Thursday, February 20, 2014

One train and two windshields

Riding the rails.

Finally got the chance to ride a train in New Mexico.  I fell in love with train travel when I was living in Asia and traveled in 4 countries by rail.  Here in the US it's a bit trickier since we Americans have a love affair with our cars.  Whenever the opportunity arises I do love to hop a train, so recently I drove north of the Bosque to the southern terminus of the Railrunner.  It's a commuter train that travels daily between Belen at the southern point and Santa Fe at the northern end.  Of course I could have drive to Santa Fe but the train offered me the option of taking the journey at a slower pace and sitting by the window at a raised elevation with great views of the scenery.  In fact, a large part of the travel goes through Indian pueblos and gives the rider a chance to view areas not normally seen except by the residents. 

The weather was great in Santa Fe and after browsing in the depot (the original building) in downtown I picked up a rental car and drove up along the Rio Grande to Taos.  All was going great until just before I reached town.  A truck passed.  A rocked pinged across my windshield, and then the ping turned into a long crack right in front of the steering wheel.  I had no cell service at this point so I drove slowly into Taos where I was able to return the car and leave in a different rental with an intact windshield.  That extra $15 for the vehicle liability insurance made things a breeze.  Sure glad I took it.

 After visiting a few places in Taos I decided to head east toward Las Vegas (the one in New Mexico, not Nevada). 
This meant going up and over the mountains, past the ski resorts and all their buses, and coming out on the other side all while enjoying some really gorgeous views.  There was snow on the mountains and even right up to the sides of the road, but I was thankful to be driving on clean, dry surface all the way across.  In Vegas I made a short visit to the wildlife refuge there.  Not much to see since the drought had made it impossible to plant crops the previous year and very little water was available.  The wildlife was taking refuge somewhere, but not here.

View of a visitor entering the cemetery in the village
of Wagon Mound with the famous "mound"
in the background.
My name on the log as I perched high above
the gorge at the cache.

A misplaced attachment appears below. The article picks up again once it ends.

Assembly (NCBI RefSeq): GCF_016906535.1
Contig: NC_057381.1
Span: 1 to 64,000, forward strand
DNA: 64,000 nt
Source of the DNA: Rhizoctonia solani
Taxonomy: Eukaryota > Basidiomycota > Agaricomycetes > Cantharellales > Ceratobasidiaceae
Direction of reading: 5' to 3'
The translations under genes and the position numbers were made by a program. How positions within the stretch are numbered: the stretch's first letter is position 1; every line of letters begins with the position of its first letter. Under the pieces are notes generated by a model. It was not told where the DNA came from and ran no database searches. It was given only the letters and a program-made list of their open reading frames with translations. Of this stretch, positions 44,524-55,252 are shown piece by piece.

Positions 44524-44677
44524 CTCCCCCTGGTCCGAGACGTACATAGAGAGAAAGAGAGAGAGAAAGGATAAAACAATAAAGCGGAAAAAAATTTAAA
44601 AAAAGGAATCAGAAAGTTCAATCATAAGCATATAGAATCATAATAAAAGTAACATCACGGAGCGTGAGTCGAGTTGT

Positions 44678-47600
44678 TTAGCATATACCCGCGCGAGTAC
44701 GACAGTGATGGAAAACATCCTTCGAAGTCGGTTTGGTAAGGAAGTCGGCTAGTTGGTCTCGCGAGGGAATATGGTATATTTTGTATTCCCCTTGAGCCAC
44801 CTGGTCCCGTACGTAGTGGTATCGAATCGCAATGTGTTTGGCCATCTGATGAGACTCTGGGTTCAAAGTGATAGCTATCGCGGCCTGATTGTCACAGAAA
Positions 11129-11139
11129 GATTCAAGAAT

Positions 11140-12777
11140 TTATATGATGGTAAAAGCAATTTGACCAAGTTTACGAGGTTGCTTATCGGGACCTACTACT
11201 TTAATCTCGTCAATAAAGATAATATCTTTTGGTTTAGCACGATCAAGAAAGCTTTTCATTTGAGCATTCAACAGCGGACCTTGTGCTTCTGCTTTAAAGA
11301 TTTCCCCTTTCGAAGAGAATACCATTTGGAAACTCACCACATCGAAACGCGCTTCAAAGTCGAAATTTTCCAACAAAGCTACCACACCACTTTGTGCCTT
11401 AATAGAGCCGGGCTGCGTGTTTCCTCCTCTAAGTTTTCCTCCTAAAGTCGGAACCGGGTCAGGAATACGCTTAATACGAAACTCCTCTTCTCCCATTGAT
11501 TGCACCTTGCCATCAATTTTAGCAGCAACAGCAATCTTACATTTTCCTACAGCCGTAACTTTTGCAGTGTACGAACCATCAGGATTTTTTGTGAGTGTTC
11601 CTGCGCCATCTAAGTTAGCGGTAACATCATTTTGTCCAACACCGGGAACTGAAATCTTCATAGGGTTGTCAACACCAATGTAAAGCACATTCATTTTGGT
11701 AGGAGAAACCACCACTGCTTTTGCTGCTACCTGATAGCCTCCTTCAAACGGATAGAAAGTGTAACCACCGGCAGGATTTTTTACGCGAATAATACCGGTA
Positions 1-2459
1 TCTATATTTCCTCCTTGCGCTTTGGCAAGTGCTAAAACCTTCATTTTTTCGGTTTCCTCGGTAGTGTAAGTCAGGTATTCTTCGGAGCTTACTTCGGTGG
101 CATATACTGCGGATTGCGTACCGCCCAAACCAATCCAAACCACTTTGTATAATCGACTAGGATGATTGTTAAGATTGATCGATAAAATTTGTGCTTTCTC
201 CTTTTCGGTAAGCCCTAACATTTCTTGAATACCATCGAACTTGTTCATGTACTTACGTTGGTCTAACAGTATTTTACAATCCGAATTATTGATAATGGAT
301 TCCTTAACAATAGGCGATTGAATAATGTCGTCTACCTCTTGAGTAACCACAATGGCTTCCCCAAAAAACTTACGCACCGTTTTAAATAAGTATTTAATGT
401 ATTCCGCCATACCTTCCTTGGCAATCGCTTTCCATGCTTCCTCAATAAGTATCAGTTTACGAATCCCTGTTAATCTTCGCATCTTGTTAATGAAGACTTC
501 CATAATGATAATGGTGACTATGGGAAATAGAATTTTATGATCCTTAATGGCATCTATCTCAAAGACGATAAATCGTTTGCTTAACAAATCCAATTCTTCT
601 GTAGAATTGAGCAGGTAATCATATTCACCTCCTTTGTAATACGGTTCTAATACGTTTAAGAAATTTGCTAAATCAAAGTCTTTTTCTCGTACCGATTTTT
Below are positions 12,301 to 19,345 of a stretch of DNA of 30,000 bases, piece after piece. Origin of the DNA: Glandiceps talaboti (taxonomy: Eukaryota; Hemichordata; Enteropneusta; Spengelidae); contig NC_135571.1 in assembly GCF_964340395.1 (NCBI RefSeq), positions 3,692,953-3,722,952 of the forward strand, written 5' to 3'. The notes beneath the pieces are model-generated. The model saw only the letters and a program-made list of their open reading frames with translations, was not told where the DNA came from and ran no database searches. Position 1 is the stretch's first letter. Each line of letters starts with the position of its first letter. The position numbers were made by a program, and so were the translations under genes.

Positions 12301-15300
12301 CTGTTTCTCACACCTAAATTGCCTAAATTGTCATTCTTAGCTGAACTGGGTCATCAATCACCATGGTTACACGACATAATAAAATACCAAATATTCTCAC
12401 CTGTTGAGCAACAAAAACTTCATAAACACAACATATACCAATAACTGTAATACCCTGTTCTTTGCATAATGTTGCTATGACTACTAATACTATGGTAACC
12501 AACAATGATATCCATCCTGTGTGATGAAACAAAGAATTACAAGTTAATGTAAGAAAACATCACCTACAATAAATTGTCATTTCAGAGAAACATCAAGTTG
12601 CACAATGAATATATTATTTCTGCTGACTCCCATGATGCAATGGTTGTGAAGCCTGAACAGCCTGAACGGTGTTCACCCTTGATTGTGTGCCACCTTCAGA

The next morning I drove into the village of Wagon Mound, a sleepy little place that once had been a very important stop along the Santa Fe Trail.  The large rock formations were trail signs for the travelers that here they would find shelter for a night or two of rest on their journey.  Today it offers a view of the wagon mound rocks and a truck stop along I 25.  All around me the land was flat except for the mounds. I could see why travelers focused on this spot.  But turning east on state highway 120 I found the Canadian River Gorge and some breathtaking scenery.  Of course I also found a few caches along the way including one that offered a 360 view of the valley and gorge.  Very impressive.

By lunch time I was back in Santa Fe returning my rental and having lunch near the train tracks.  The trip back offered a full rail car: full of UNM students heading home on a Friday with their duffle bags of dirty laundry for Mom to magically turn into clean clothes.  Once again I enjoyed a window seat with panoramic views.  I followed the journey with an app that helped me learn about the areas I was cutting across.  Back in Belen I loaded my bags into the little orange car and after running a few errands I heading back to the Bosque where only I could turn my duffle of dirty laundry into clean clothes.  All was good until about 10 miles from my exit off I 25 when I heard a rock ping the corner of my windshield and then saw the crack formed across the passenger window.  Now how about that!  Two windshields in two days!  Sure did make for a memorable trip.

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